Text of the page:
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‘ [248] all the troops that were at Stephenson's Depot to be in readiness to move, directions being given to Gordon, who had arrived from Bunker Hill, to move at once, but by some mistake on the part of my staff officer, the latter order was not delivered to either Generals Breckinridge or Gordon.’

Ramseur was compelled to bear the whole brunt of the attack of Sheridan's army until we came to his support, about 10 A. M. While Rodes was moving in column up the Martinsburg road, near Winchester, we were unexpectedly called to attention, faced to the left, and moved forward to engage the enemy, who had advanced to within one hundred yards of the road. Grimes' brigade was on the right, mine in the centre, and Cook's on the left, for Battle's was still behind. After a brief and vigorous assault the Federals commenced falling back.

Grimes drove them through the woods, and formed on the left of Ramseur, while I was driving the Federals before me in an open field, supported by Cook on my left. The latter brigade was brought to a temporary halt. Rodes was now in my rear, and dispatched his only remaining staff officer to push forward this brigade. At this moment Lieutenant J. S. Battle, of my staff came up, informed me that Colonel Bennett of the Fourteenth regiment had just had his horse shot under him, and he had given him his. It was now that General Rodes was shot in the head by a ball, and caught by Lieutenant Battle as he fell from his horse. The fall of Rodes was not observed by the troops, who pushed on, and struck a weak line between the Sixth and Nineteenth corps. At this point the Federals were severely punished, and fell back, leaving their killed and wounded. A large number of officers and men were secreted in a ditch, whom we captured. We pursued the enemy, with a hot fire, beyond the crest of the hill on which Grimes had established his line. Here Evans' brigade, upon meeting a heavy fire, fell back, which exposed my brigade to a concentrated, direct, and left oblique fire. Seeing that I could not maintain this advanced position, my aide, Major Gales, was sent to General Early with a request to have a battery placed on a hill in my rear. This was promptly done, when my men fell back and were formed behind the battery, which opening with telling effect upon their heavy lines, they laid down, and the victory appeared to be ours. In this brief engagement Colonel Bennett had two horses shot from under him, and was captured. Colonel Cobb of the Second lost a foot, and Colonel Thurston of the Third was severely wounded. While my loss in officers and men had been severe, my troops were in fine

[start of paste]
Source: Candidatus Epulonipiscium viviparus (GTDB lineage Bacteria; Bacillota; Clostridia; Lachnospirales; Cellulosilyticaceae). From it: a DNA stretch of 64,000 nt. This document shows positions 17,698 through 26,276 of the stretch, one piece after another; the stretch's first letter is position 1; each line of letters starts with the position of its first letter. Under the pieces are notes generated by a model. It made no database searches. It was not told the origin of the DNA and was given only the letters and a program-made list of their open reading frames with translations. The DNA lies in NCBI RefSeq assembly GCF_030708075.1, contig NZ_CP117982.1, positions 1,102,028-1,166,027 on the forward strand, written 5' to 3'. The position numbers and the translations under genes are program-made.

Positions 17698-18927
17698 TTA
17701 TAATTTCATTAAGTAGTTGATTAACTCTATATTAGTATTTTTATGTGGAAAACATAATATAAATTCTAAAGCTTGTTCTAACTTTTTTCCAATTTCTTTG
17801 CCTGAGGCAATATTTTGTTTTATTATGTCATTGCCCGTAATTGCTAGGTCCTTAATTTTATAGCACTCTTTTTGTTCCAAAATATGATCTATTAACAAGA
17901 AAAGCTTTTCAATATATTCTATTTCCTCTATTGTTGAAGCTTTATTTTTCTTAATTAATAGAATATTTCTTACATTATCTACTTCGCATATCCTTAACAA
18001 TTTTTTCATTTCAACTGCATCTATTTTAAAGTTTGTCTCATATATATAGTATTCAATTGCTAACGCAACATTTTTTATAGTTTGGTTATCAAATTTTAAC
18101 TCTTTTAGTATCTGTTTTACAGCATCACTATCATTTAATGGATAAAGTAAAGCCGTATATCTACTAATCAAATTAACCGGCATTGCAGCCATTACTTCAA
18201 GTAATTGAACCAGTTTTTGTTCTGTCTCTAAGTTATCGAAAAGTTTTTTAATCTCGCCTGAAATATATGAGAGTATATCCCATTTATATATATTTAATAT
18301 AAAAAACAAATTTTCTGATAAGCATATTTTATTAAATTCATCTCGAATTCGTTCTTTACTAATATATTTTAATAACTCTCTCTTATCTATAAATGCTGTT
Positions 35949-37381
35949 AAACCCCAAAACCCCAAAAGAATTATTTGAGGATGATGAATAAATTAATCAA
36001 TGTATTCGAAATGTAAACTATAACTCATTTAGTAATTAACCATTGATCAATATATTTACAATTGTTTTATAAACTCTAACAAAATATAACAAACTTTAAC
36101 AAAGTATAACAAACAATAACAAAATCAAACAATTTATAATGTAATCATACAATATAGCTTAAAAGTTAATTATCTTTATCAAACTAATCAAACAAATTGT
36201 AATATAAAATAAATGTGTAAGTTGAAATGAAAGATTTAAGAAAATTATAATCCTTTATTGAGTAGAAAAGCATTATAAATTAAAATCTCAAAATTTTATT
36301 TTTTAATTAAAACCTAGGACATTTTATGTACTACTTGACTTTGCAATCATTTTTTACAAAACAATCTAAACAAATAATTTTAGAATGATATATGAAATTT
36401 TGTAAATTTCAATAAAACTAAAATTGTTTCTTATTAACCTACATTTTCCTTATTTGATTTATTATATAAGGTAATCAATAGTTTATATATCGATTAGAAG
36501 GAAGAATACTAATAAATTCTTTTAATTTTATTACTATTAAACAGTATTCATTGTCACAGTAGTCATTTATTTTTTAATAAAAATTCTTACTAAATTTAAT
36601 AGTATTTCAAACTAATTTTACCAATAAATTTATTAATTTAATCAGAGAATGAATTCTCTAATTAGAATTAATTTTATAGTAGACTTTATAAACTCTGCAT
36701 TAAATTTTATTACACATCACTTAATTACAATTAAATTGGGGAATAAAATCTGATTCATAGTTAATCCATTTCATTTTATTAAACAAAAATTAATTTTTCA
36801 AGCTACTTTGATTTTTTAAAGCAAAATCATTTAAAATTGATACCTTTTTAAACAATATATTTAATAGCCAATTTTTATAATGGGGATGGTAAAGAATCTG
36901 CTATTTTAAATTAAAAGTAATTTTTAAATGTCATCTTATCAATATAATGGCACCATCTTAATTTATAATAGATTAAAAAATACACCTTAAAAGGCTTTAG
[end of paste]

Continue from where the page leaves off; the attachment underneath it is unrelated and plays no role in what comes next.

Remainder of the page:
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Martinsburg (West Virginia, United States) (1)

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